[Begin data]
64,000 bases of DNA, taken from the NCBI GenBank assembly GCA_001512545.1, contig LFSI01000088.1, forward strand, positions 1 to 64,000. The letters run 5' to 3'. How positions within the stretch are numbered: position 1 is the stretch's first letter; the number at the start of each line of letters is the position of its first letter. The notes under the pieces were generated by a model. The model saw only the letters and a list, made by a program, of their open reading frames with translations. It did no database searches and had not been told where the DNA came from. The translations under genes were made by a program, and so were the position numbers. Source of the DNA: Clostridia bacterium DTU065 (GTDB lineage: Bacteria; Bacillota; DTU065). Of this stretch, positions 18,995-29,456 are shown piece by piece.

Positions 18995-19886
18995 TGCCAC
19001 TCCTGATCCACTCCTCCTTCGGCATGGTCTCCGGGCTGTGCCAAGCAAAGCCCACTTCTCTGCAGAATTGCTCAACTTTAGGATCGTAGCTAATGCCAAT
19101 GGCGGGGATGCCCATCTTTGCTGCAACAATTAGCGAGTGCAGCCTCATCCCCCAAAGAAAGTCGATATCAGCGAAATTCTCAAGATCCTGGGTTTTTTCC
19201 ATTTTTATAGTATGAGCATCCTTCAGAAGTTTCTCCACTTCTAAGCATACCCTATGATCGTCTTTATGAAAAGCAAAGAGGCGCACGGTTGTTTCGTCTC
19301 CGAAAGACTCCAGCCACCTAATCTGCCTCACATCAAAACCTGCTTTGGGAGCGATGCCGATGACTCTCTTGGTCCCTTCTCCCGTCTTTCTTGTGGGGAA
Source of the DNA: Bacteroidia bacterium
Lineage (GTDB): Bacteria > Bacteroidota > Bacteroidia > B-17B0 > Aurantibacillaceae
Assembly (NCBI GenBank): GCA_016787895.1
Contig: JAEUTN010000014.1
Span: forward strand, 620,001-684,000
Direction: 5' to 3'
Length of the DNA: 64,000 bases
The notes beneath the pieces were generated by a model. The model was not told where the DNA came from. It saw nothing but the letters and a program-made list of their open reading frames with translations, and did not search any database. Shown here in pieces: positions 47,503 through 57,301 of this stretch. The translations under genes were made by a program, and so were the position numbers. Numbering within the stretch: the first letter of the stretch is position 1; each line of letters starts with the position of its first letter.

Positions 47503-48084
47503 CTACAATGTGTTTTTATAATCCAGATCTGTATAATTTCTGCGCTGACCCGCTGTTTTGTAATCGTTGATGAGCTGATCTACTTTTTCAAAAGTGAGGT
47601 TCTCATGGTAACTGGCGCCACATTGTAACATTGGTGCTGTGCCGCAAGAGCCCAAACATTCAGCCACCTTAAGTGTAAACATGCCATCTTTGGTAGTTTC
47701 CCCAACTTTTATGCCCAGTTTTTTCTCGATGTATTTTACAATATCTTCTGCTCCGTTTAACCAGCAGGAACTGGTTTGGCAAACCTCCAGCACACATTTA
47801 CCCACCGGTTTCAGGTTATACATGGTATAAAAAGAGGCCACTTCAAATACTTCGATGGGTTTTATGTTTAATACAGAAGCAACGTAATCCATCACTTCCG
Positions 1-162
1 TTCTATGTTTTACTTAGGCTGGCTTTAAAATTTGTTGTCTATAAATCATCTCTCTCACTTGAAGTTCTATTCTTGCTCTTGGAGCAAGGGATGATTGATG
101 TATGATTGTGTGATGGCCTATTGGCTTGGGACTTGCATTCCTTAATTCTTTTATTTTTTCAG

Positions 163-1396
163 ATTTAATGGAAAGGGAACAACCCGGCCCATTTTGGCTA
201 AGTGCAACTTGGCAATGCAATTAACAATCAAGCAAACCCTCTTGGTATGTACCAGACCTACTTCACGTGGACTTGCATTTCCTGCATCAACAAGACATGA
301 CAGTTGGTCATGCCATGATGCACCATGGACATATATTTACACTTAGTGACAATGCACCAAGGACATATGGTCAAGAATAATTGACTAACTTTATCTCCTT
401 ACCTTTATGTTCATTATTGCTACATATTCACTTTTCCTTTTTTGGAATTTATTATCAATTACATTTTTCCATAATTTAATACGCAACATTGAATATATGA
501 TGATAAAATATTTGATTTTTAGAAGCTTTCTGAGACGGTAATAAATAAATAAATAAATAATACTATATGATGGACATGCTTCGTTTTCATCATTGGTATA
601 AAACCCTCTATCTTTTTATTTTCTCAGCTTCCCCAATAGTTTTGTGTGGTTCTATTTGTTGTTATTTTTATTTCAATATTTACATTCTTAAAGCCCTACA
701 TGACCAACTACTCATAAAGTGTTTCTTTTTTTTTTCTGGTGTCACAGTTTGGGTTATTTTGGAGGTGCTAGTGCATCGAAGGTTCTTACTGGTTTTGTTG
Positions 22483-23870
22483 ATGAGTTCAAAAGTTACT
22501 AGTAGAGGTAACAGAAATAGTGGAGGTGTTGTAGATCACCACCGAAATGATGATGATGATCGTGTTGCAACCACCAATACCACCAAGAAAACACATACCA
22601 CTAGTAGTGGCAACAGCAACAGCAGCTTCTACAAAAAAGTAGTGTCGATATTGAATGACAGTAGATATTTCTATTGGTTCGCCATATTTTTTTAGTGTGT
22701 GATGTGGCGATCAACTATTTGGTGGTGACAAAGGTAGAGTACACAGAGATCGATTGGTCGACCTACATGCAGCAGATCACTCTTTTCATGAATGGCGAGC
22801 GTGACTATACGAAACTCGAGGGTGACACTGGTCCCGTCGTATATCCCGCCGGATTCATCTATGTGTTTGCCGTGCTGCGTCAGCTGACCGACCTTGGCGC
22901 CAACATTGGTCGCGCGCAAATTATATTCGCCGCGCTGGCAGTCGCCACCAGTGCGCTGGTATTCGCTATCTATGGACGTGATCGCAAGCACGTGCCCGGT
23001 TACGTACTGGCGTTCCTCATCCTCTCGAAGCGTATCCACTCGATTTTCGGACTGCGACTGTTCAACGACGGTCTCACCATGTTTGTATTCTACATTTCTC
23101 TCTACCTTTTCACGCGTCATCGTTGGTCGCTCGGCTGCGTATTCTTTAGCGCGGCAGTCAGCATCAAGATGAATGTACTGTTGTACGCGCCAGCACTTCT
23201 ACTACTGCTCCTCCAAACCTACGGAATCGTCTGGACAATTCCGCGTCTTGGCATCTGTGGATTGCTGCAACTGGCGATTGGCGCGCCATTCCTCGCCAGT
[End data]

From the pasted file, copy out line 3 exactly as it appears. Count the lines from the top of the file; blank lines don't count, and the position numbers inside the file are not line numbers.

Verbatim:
18995 TGCCAC